I may or may not have stayed up all night reading this book…. yup, I did. This book totally engrossed me and had me sucked in from the very first page. Here’s the overview from Goodreads:
Seattle, 1933. Single mother Vera Ray kisses her three-year-old son, Daniel, goodnight and departs to work the night-shift at a local hotel. She emerges to discover that a May-Day snow has blanketed the city, and that her son has vanished. Outside, she finds his beloved teddy bear lying face-down on an icy street, the snow covering up any trace of his tracks, or the perpetrator’s.
Seattle, 2010. Seattle Herald reporter Claire Aldridge, assigned to cover the May 1 “blackberry winter” storm and its twin, learns of the unsolved abduction and vows to unearth the truth. In the process, she finds that she and Vera may be linked in unexpected ways.
(** Keep in mind, this is a book review, not a synopsis, so I try really hard to keep spoilers out of it. If I am going to spoil something, I will warn you. So feel free to read my reviews whether or not you’ve read the book yet! **)
One of the things that I loved about this book was the way Jio made me care for the characters. Sometimes I find myself reading books and realizing that I could completely care less about these people. So when I find myself honestly concerned about their lives and how it’ll all work out, I know that the author has done a good job. I also really liked how fast-paced the novel was. I was interested from cover to cover and didn’t want to put it down (obviously ).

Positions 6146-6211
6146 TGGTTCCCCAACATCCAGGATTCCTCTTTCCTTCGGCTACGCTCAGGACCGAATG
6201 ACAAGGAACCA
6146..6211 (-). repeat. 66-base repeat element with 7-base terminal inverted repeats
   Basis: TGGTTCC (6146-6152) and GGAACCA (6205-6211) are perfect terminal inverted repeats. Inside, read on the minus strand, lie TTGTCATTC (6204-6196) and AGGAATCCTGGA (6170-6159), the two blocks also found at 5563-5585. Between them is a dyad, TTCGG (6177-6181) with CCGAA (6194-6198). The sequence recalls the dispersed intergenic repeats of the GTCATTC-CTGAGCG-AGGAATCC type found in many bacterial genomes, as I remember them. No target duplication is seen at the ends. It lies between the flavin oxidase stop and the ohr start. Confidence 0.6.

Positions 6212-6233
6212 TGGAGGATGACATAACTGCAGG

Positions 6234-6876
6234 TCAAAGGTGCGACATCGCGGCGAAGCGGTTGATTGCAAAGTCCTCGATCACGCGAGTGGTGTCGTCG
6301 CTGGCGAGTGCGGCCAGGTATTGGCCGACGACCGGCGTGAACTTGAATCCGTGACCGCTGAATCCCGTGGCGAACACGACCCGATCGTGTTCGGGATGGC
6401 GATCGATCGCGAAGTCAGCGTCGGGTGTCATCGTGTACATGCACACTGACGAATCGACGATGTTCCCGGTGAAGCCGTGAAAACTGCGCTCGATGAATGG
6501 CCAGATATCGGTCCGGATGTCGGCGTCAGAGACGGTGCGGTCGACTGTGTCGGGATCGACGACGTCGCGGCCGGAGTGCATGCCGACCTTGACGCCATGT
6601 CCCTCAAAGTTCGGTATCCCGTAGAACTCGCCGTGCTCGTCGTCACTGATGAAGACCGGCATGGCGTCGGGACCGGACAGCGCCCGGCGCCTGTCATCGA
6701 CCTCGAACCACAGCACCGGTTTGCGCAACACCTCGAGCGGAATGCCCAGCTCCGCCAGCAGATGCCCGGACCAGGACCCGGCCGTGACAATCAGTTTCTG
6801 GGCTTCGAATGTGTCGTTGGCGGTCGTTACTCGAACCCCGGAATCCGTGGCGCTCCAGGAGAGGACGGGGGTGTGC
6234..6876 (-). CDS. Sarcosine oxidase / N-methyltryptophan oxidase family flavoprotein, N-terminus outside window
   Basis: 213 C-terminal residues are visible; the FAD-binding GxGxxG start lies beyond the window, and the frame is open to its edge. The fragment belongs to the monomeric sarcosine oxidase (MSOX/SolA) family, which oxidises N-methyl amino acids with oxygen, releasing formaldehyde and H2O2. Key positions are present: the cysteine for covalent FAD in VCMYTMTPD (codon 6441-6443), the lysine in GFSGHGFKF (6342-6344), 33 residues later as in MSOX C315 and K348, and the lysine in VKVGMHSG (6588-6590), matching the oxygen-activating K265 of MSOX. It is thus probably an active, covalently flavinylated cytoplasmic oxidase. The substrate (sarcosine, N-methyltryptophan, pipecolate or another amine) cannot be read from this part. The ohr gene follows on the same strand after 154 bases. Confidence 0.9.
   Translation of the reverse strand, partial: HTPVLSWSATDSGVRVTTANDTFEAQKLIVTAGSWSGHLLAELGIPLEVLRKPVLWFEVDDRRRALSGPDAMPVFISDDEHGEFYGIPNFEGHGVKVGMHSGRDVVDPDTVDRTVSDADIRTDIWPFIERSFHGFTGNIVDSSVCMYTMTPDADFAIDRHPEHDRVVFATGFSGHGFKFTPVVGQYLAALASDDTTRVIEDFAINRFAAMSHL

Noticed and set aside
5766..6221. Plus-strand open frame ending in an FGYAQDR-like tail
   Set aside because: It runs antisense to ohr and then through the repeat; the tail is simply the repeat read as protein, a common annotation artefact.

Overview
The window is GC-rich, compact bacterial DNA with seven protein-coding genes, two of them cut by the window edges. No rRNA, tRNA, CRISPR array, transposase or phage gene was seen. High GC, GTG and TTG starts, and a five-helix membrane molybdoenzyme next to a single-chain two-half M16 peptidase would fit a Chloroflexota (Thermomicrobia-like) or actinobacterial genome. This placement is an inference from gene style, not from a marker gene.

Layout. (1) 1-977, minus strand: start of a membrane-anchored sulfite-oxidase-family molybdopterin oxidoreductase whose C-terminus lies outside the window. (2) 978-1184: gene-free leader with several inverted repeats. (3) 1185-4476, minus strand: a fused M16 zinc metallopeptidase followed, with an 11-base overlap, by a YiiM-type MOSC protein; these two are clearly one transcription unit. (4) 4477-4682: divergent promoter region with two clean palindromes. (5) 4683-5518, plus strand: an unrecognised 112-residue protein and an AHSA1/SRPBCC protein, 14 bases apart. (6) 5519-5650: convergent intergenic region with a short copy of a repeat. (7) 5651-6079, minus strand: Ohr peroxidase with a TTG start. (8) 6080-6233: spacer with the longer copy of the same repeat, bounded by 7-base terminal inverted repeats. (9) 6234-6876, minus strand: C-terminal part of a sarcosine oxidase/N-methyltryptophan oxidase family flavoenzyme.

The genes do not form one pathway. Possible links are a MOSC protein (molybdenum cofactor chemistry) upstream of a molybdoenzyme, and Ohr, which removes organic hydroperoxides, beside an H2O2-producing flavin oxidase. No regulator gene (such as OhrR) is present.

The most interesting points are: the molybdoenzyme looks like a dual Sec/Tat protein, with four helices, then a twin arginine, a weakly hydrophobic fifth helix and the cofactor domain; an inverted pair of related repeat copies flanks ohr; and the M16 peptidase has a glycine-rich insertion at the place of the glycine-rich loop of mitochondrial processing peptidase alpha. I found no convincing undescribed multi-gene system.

But, unfortunately, there were a few things about it that I didn’t like. Going into reading this book, I was convinced that I was going to LOVE this book, because of how obsessed people have been with her novels lately. Everybody is always talking about how amazing her books are and how I have to read them. I think that maybe all the hype about her books almost made me appreciate it less, because when I wasn’t 100% blown away, I was disappointed and my expectations were let down.
I don’t know if anybody else made this connection, but Sarah Jio’s writing really reminded me of Kate Morton. They both have the same kind of writing style, both deal with the same sort of “family mystery” subject matter, and (at least with the most recent of Morton’s books I’ve read, The Secret Keeper) both featured alternating chapters told from different points of view in different points of time. While I didn’t mind the fact that the authors had similar styles, I just honestly like Morton’s work more than I liked Blackberry Winter. I was pretty bummed that I was able to guess the outcome to most of the mystery at around halfway through the book (although there were still some surprising elements), because I really liked to be surprised — Morton was able to do that for me, but Jio wasn’t. I still think that Blackberry Winter is a really good book, I just can’t deny that Jio just doesn’t hold her own in a comparison to Morton.
Another issue that I had with it was how “convenient” some of the plot points seemed to be. Like how she conveniently found some important pieces of research when others weren’t able to and conveniently just happens to know of a lot of important people related to the mystery. Parts of it just seemed really far-fetched. I felt that parts of Vera’s story had the same aspect as well. I wasn’t totally turned off by it, but I definitely think that Jio could’ve done a better job with that. I also didn’t like the resolution (or lack thereof) to Claire’s relationship with her husband because, to me, it didn’t seem totally natural and, again, gave off the air of convenience.
All that being said, I still rated it four stars on my Goodreads profile and would definitely recommend this book to others, based on it being a quick, page-turning read with a captivating storyline and great character development and depth.